As Arnold Goldstein pointed out, aggression is a learned behavior that children can study through observation. Assuring that our responses to conflict and chaos involve the skills we want children to learn must become part of our efforts in staff training and development.
Are staff at your organization cued in to the importance of listening with empathy to the youth in their care? Do they understand what is necessary to control their own anger? Are staff genuinely concerned about the needs and rights of the youth with whom they work? Young people may not always listen, but they are watching. Staff members lose credibility if they are saying one thing but doing another.
The work of Arnold Goldstein relating to Aggression Replacement Training (ART) (Goldstein, Glick & Gibbs, 1998) is one of the resources we have seen that mirrors CPi’s philosophy and is demonstrated most apparently in CPi’s Nonviolent Crisis Intervention training for staff. Use of ART has been successful in promoting the acquisition and performance of skills, thus decreasing frequency of acting-out behaviors in youth. Use of strategies from the Nonviolent Crisis Intervention training has been successful in promoting skill development in staff and decreasing the frequency of acting-out behavior in youth. In combination, we have found that providing Nonviolent Crisis Intervention training to staff, who then provide Aggression Replacement Training to youth, is a comprehensive approach in which skills taught to staff members reinforce and model the skills taught to youth.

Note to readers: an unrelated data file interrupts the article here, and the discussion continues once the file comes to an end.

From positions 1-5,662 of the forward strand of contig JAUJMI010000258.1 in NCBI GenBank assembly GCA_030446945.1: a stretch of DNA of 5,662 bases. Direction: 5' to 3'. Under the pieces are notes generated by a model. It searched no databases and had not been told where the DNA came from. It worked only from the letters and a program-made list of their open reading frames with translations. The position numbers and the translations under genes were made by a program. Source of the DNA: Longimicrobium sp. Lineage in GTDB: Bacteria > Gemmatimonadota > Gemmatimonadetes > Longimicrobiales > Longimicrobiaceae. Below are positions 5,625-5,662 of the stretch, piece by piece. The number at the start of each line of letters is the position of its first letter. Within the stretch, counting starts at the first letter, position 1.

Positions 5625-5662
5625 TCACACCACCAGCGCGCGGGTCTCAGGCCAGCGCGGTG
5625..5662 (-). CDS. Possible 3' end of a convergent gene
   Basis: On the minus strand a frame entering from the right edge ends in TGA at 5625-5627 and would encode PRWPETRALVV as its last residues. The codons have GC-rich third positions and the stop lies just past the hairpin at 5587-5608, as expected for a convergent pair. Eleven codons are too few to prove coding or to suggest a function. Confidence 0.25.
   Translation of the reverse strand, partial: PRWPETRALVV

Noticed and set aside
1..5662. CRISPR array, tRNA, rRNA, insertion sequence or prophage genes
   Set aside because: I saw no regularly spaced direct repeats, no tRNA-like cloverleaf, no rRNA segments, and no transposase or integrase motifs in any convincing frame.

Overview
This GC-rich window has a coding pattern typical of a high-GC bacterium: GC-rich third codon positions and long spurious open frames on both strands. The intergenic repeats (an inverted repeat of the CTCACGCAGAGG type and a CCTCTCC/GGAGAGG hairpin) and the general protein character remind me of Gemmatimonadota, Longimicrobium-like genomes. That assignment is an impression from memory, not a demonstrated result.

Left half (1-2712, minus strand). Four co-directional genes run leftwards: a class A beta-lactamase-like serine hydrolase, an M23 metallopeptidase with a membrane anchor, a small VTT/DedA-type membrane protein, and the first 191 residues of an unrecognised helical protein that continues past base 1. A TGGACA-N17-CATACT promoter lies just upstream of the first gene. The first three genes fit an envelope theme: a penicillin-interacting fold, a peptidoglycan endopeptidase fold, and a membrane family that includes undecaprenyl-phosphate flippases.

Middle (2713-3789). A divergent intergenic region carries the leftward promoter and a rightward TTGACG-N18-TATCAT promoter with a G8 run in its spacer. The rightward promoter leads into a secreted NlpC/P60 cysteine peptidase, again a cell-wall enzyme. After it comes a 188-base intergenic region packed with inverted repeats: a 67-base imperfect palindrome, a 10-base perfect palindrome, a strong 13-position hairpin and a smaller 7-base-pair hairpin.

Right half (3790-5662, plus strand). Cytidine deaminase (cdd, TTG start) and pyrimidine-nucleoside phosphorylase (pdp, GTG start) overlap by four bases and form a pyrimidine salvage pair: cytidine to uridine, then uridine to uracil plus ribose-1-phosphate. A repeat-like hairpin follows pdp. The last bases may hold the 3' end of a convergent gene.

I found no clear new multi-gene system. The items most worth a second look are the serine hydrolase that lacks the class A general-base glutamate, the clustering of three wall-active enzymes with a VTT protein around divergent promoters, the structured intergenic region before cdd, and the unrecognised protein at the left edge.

Brian McKillop, a school psychologist and a Master Level Certified Instructor of the Nonviolent Crisis Intervention training program, shared his experiences of helping staff “practice what they preach” in Aggression Replacement Training (ART). His goal is to create consistency in training staff and youth.
Youth in ART learn skills such as “responding to the feelings of others” and “responding to anger.” These are taught in a structured process, which includes modeling, role-playing, performance feedback, and transfer training. The Nonviolent Crisis Intervention program uses a similar approach for teaching staff new skills. The training process includes lectures, demonstrations, practicing skills, and follow-up discussion. By observing, participating, and reflecting on the experience, staff also prepare to transfer learning to work-life situations in a way that makes sense to them. The Nonviolent Crisis Intervention program trains staff to recognize that it is important to model appropriate behavior in all of their interactions with youth.